Science.gov (United States)

    Alexander, Michael G.; Harris, F. Keith; Spoor, Marc A.; Boyland, Susannah R.; Farrell, Thomas E.; Raines, David M.

    2016-01-01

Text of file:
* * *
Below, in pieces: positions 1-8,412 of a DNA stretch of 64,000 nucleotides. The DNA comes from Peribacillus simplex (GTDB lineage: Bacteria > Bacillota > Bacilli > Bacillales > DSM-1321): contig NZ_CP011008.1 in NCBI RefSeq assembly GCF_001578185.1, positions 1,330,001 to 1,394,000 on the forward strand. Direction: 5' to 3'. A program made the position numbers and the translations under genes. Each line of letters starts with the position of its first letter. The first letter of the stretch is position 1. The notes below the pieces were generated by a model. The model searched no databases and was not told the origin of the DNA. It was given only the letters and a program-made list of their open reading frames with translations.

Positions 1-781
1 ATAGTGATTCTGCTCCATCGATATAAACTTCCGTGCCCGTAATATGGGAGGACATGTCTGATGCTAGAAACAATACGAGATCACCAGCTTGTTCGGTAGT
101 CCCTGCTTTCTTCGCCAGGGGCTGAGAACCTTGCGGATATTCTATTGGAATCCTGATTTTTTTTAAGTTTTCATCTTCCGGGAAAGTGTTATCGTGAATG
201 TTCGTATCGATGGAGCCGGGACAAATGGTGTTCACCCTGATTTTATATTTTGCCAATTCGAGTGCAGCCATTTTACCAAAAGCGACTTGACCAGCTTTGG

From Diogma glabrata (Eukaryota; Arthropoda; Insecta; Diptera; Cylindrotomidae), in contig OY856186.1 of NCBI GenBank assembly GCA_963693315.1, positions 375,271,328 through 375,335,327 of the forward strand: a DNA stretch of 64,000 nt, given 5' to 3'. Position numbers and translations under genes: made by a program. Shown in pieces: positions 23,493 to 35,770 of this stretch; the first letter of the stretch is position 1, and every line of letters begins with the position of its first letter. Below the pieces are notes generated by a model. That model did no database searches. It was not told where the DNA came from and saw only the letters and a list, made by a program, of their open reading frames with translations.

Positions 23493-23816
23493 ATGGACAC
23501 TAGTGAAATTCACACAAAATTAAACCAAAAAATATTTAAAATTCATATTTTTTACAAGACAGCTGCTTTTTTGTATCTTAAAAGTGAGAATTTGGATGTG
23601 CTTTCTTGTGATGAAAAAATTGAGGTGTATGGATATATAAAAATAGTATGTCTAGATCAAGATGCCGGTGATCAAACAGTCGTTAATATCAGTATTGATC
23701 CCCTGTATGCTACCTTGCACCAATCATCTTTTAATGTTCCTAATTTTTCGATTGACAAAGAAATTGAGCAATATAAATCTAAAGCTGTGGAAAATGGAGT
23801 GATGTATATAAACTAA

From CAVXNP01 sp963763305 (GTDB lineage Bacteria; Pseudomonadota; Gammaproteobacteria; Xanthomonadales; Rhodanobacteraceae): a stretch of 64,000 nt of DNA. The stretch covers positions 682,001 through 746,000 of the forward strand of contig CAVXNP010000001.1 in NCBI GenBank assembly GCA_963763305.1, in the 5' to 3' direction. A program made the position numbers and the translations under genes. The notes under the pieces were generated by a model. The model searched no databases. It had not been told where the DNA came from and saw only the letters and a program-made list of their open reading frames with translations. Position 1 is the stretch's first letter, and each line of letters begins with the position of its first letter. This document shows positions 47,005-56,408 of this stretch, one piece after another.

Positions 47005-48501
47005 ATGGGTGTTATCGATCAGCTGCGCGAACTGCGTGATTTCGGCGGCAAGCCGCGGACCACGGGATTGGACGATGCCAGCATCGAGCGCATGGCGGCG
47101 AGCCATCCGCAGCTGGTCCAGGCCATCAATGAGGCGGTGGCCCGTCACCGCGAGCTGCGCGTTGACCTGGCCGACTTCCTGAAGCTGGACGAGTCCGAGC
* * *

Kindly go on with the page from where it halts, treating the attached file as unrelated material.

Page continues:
This paper presents a systems overview of how the Boeing and NASA team designed, analyzed, fabricated, and integrated the Active Flow Control (AFC) technology and Insect Accretion Mitigation (IAM) systems on the Boeing 757 ecoDemonstrator. The NASA Environmentally Responsible Aviation (ERA) project partnered with Boeing to demonstrate these two technology systems on a specially outfitted Boeing 757 ecoDemonstrator during the spring of 2015. The AFC system demonstrated attenuation of flow separation on a highly deflected rudder and increased the side force generated. This AFC system may enable a smaller vertical tail to provide the control authority needed in the event of an engine failure during takeoff while still operating in a conventional manner over the rest of the flight envelope. The AFC system consisted of ducting to obtain air from the Auxiliary Power Unit (APU), a control valve to modulate the system mass flow, a heat exchanger to lower the APU air temperature, and additional ducting to deliver the air to the AFC actuators located on the vertical tail. The IAM system demonstrated how to mitigate insect residue adhesion on a wing's leading edge. Something as small as insect residue on a leading edge can cause turbulent wedges that interrupt laminar flow, resulting in an increase in drag and fuel use. The IAM system consisted of NASA developed Engineered Surfaces (ES) which were thin aluminum sheet substrate panels with coatings applied to the exterior. These ES were installed on slats 8 and 9 on the right wing of the 757 ecoDemonstrator. They were designed to support panel removal and installation in one crew shift. Each slat accommodated 4 panels. Both the AFC and IAM flight test were the culmination of several years of development and produced valuable data for the advancement of modern aircraft designs.